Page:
The Criminal Justice Commission, crunching 15 years of data, found fewer people than expected faced Measure 11 charges, though those who are convicted under the measure more often go to prison and serve long sentences.

Researchers compared their findings against assertions made in 1994 by Kevin Mannix, chief petitioner for Measure 11, and concluded that the certainty in sentencing promised by Mannix hasn’t happened.

“The predictable sentence is only arrived at in the minority of the cases where a prosecutor, not a judge, decided it was appropriate and necessary,” the report said. “In only 28 percent of the cases indicted did Measure 11 accomplish the goal of assuring the judge imposed the sentence the chief petitioner claimed was the minimum necessary.”

Prosecutors instead are offering plea bargains for lesser crimes, the report said, resulting in an unexpected shift in power to prosecutors in Oregon’s 36 counties.

That shift troubles Larson, the commission chairman, and organizations such as the Oregon Criminal Defense Lawyers Association and the Partnership for Safety and Justice, a nonprofit victims’ and defendants’ advocate.

Larson worries that prosecutors “can drive people to take deals that are in reality not justice,” he said.

Rob Raschio, an attorney in The Dalles and president of the Defense Lawyers Association, said Measure 11 is a “big hammer” for prosecutors.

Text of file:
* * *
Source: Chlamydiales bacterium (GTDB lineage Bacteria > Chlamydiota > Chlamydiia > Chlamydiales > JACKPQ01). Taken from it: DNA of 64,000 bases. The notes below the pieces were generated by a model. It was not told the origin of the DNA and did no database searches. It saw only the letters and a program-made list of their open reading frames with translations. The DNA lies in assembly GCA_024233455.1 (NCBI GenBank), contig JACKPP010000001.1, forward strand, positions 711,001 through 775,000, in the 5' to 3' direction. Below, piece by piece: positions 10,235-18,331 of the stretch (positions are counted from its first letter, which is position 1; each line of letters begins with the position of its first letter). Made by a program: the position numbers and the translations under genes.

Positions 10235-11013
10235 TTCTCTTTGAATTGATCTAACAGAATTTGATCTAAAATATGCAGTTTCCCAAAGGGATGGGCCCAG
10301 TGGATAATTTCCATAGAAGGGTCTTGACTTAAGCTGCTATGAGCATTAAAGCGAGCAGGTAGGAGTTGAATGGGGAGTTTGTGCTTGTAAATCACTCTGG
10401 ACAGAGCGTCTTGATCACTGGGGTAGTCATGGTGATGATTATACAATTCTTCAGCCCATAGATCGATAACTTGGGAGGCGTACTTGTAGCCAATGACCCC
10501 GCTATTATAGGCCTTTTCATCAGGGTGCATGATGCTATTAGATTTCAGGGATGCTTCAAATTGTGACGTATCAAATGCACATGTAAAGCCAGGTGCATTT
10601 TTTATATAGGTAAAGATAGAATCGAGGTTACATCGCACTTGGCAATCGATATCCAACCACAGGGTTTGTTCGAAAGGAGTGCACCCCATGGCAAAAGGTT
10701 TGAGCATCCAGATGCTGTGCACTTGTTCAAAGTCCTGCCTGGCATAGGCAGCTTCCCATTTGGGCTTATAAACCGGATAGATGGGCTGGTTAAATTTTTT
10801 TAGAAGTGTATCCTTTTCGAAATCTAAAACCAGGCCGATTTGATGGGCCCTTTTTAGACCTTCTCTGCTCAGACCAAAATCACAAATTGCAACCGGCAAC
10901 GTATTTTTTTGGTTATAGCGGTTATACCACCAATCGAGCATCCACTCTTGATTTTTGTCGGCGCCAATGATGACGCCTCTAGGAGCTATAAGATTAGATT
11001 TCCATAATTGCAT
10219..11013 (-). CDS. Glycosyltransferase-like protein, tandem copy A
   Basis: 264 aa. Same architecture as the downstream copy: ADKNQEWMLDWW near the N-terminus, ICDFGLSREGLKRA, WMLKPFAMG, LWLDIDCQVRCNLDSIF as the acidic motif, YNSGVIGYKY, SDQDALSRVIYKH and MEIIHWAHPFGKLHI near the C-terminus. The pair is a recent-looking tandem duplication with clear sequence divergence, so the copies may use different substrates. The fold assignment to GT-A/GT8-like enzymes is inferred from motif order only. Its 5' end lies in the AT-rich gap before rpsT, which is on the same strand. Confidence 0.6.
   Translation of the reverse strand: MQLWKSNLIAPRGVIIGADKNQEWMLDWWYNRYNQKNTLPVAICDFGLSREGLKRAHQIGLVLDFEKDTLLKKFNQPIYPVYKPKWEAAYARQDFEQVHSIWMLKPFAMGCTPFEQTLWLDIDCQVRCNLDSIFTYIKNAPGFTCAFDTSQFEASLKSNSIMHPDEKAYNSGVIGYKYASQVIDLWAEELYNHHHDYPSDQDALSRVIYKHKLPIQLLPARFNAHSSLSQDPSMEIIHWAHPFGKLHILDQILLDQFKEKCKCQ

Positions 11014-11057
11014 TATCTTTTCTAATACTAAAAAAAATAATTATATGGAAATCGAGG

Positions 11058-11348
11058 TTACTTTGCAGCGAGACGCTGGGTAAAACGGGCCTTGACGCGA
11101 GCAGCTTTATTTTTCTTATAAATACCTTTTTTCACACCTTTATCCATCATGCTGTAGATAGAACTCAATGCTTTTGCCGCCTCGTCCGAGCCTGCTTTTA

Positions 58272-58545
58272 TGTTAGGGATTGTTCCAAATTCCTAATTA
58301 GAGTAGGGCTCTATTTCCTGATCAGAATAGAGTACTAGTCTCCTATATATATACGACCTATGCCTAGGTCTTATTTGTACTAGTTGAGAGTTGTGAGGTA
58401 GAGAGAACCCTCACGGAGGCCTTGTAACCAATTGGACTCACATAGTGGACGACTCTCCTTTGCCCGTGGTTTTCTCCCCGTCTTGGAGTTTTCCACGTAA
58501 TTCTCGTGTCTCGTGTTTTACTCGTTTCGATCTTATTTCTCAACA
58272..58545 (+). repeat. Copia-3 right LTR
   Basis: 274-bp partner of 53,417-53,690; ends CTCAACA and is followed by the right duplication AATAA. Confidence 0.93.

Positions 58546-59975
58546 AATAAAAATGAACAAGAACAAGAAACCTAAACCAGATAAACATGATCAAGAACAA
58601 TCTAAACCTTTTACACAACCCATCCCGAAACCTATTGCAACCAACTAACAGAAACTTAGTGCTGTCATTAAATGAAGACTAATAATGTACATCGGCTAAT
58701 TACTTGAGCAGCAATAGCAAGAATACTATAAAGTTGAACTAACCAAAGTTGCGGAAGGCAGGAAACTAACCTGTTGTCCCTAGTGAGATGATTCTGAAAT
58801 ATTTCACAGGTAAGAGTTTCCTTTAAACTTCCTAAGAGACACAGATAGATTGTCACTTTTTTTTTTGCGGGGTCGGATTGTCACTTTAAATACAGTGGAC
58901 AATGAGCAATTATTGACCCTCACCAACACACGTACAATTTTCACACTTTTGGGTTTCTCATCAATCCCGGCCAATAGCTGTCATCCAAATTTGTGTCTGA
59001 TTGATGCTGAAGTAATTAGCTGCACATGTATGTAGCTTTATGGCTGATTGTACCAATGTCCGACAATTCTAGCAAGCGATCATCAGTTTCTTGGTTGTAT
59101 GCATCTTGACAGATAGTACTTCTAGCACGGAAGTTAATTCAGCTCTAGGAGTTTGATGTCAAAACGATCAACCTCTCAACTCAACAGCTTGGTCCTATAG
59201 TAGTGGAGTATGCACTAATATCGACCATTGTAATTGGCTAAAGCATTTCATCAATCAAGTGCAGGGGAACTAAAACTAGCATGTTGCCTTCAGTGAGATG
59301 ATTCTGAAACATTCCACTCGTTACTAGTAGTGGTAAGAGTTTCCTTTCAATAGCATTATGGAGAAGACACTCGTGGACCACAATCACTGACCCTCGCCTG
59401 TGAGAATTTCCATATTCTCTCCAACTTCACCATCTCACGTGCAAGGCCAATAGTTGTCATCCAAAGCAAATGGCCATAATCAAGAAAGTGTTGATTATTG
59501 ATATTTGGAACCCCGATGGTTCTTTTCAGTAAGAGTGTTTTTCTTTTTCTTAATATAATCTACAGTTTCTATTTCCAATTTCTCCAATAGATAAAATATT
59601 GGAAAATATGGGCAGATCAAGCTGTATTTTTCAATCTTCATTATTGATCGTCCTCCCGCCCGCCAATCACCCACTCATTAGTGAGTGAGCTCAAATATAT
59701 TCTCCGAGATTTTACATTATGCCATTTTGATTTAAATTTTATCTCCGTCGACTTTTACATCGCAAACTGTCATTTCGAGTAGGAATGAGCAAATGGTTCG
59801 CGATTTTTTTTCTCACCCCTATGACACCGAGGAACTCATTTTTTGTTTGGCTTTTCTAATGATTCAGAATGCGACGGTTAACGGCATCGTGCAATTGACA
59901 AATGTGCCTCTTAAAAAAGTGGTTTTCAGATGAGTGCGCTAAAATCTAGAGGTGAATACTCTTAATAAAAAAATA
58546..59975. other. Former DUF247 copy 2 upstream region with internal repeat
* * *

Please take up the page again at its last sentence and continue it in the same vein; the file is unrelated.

“The judiciary in many ways has been made a rubber stamp,” Raschio said. “We believe discretion on sentencing belongs to the judge, not one of the advocates in the process.”

David Rogers, executive director of the Partnership, said increased use of plea agreements “means that the majority of cases are getting resolved in back rooms, not in courts.”

District attorneys agree power has shifted but say that started with state sentencing guidelines crafted five years before Measure 11 was approved.

“The power has always been with the DA,” said Alex Gardner, Lane County district attorney speaking for the Oregon District Attorneys Association. He said it’s no surprise prosecutors are striking more plea deals; they said during the Measure 11 campaign that would happen.

Gardner said Measure 11 has succeeded in ensuring that more violent criminals serve longer prison sentences. He called the report overly critical.

“Measure 11 has been an effective tool for prosecutors trying to protect the community,” he said.